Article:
sixxs is the external interface, br-lan is internal.

# First, delete all:
ip6tables -F
ip6tables -X

# Allow anything on the local link
ip6tables -A INPUT  -i lo -j ACCEPT
ip6tables -A OUTPUT -o lo -j ACCEPT

# Allow anything out on the internet
ip6tables -A OUTPUT -o sixxs -j ACCEPT
# Allow established, related packets back in
ip6tables -A INPUT  -i sixxs -m state --state ESTABLISHED,RELATED -j ACCEPT

# Allow the localnet access us:
ip6tables -A INPUT    -i br-lan   -j ACCEPT
ip6tables -A OUTPUT   -o br-lan   -j ACCEPT

# Filter all packets that have RH0 headers:
ip6tables -A INPUT -m rt --rt-type 0 -j DROP
ip6tables -A FORWARD -m rt --rt-type 0 -j DROP
ip6tables -A OUTPUT -m rt --rt-type 0 -j DROP

# Allow Link-Local addresses
ip6tables -A INPUT -s fe80::/10 -j ACCEPT
ip6tables -A OUTPUT -s fe80::/10 -j ACCEPT

# Allow multicast
ip6tables -A INPUT -d ff00::/8 -j ACCEPT
ip6tables -A OUTPUT -d ff00::/8 -j ACCEPT

# Allow ICMPv6 everywhere
ip6tables -I INPUT  -p icmpv6 -j ACCEPT
ip6tables -I OUTPUT -p icmpv6 -j ACCEPT
ip6tables -I FORWARD -p icmpv6 -j ACCEPT

# Allow forwarding
ip6tables -A FORWARD -m state --state NEW -i br-lan -o sixxs -s <subnet-prefix>::/48 -j ACCEPT
ip6tables -A FORWARD -m state --state ESTABLISHED,RELATED -j ACCEPT

# SSH in
ip6tables -A FORWARD -i sixxs -p tcp -d <subnet-prefix>::5 --dport 22 -j ACCEPT

# Bittorrent
ip6tables -A FORWARD -i sixxs -p tcp -d <subnet-prefix>::5 --dport 33600:33604 -j ACCEPT

# Set the default policy
ip6tables -P INPUT   DROP
ip6tables -P FORWARD DROP
ip6tables -P OUTPUT  DROP

A more sophisticated script for IPv6 stateful firewall

Almost as above, but with state. You need a new kernel with the correct modules, using asuswrt (Merlin Build) load

insmod /lib/modules/2.6.22.19/kernel/net/ipv6/netfilter/nf_conntrack_ipv6.ko

before FW launch.

This firewall denies everything by default, but allows link-local addresses, multicast and icmpv6. Everything internal is also allowed. The host itself and every client can access the Internet and only the sixxs POP is allowed to ping us, nobody else!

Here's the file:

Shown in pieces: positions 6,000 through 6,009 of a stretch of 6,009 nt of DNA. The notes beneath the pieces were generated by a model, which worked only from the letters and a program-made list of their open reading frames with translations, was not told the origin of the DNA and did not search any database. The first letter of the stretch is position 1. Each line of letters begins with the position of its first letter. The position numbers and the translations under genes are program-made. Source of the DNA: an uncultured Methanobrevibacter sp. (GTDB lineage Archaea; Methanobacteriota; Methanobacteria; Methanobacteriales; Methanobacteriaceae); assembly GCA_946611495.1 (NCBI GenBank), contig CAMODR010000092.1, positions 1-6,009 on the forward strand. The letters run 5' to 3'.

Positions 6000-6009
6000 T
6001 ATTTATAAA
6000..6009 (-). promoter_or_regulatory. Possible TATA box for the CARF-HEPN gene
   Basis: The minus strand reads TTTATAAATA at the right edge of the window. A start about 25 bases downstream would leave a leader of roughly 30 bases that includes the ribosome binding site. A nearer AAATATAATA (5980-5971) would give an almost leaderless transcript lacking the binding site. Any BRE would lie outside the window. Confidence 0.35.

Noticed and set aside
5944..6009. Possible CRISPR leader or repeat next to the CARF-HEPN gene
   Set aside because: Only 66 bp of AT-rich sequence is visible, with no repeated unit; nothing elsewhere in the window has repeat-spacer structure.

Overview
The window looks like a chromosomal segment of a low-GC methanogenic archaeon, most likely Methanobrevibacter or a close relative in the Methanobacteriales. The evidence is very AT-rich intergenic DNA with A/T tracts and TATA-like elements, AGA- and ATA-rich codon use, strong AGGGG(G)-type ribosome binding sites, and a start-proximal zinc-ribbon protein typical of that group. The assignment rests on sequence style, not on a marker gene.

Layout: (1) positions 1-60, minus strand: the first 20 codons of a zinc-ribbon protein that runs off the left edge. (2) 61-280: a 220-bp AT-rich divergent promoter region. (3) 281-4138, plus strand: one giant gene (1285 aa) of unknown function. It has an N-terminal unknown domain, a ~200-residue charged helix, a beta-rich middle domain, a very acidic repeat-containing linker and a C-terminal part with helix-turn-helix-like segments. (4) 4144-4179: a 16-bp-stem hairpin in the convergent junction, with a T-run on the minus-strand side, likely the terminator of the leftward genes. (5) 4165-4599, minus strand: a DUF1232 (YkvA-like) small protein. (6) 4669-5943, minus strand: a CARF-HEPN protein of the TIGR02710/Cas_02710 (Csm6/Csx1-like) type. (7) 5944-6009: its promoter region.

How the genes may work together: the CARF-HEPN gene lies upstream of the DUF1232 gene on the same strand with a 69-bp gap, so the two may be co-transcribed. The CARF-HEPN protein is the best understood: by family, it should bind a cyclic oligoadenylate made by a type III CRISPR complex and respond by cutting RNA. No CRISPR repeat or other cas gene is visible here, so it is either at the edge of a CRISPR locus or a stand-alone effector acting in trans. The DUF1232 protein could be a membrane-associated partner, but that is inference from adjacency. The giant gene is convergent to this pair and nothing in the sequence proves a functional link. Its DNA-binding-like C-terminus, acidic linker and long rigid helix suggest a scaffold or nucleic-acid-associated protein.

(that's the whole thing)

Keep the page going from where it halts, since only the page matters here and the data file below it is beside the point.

#!/bin/sh
#
# Test your ipv6 firewall rule set using:
# http://ipv6.chappell-family.com/ipv6tcptest/index.php
# Thank you Tim for providing this test tool.
#
# Ver. 2.0 (RHO and Logging, speciall ICMP Blocking) 
# 29.12.2012  
# 

# Definitions
IP6TABLES='/usr/sbin/ip6tables'

# change LAN and IPv6 WAN interface name according your requirements
WAN_IF='sixxs' 
LAN_IF='br0'  

SUBNETPREFIX='<subnet-prefix::>/48'
MYTUNNEL='Your IP'
SIXXSTUNNEL='Pop IP' 

# First Flush and delete all:
$IP6TABLES -F INPUT
$IP6TABLES -F OUTPUT
$IP6TABLES -F FORWARD

$IP6TABLES -F
$IP6TABLES -X 

# DROP all incomming traffic
$IP6TABLES -P INPUT DROP
$IP6TABLES -P OUTPUT DROP
$IP6TABLES -P FORWARD DROP

# Filter all packets that have RH0 headers:
$IP6TABLES -A INPUT -m rt --rt-type 0 -j DROP
$IP6TABLES -A FORWARD -m rt --rt-type 0 -j DROP
$IP6TABLES -A OUTPUT -m rt --rt-type 0 -j DROP

# Allow anything on the local link
$IP6TABLES -A INPUT  -i lo -j ACCEPT
$IP6TABLES -A OUTPUT -o lo -j ACCEPT

# Allow anything out on the internet
$IP6TABLES -A OUTPUT -o $WAN_IF -j ACCEPT
# Allow established, related packets back in
$IP6TABLES -A INPUT  -i $WAN_IF -m state --state ESTABLISHED,RELATED -j ACCEPT


# Allow the localnet access us:
$IP6TABLES -A INPUT    -i $LAN_IF  -j ACCEPT
$IP6TABLES -A OUTPUT   -o $LAN_IF   -j ACCEPT

# Allow Link-Local addresses
$IP6TABLES -A INPUT -s fe80::/10 -j ACCEPT
$IP6TABLES -A OUTPUT -s fe80::/10 -j ACCEPT

# Allow multicast
$IP6TABLES -A INPUT -d ff00::/8 -j ACCEPT
$IP6TABLES -A OUTPUT -d ff00::/8 -j ACCEPT

# Paranoia setting on ipv6 interface  
$IP6TABLES -I INPUT -i $WAN_IF -p tcp --syn -j DROP
$IP6TABLES -I FORWARD -i $WAN_IF -p tcp --syn -j DROP
$IP6TABLES -I INPUT -i $WAN_IF -p udp  -j DROP
$IP6TABLES -I FORWARD -i $WAN_IF -p udp  -j DROP

# Allow forwarding on ipv6 interface 
$IP6TABLES -A FORWARD -m state --state NEW -i $LAN_IF -o $WAN_IF -s $SUBNETPREFIX -j ACCEPT
$IP6TABLES -A FORWARD -m state --state ESTABLISHED,RELATED -j ACCEPT

# Allow dedicated  ICMPv6 packettypes, do this in an extra chain because we need it everywhere
$IP6TABLES -N AllowICMPs
# Destination unreachable
$IP6TABLES -A AllowICMPs -p icmpv6 --icmpv6-type 1 -j ACCEPT
# Packet too big
$IP6TABLES -A AllowICMPs -p icmpv6 --icmpv6-type 2 -j ACCEPT
# Time exceeded
$IP6TABLES -A AllowICMPs -p icmpv6 --icmpv6-type 3 -j ACCEPT
# Parameter problem
$IP6TABLES -A AllowICMPs -p icmpv6 --icmpv6-type 4 -j ACCEPT
# Echo Request (protect against flood)
$IP6TABLES -A AllowICMPs -p icmpv6 --icmpv6-type 128 -m limit --limit 5/sec --limit-burst 10 -j ACCEPT
# Echo Reply
$IP6TABLES -A AllowICMPs -p icmpv6 --icmpv6-type 129 -j ACCEPT
#
# Only the sixxs POP is allowed to ping us (read FAQ this is a requirement) 
#
$IP6TABLES -A INPUT -p icmpv6 -s $SIXXSTUNNEL -d $MYTUNNEL  -j AllowICMPs


# Log 
$IP6TABLES -A INPUT -j LOG --log-prefix "INPUT-v6:"
$IP6TABLES -A FORWARD -j LOG  --log-prefix "FORWARD-v6:"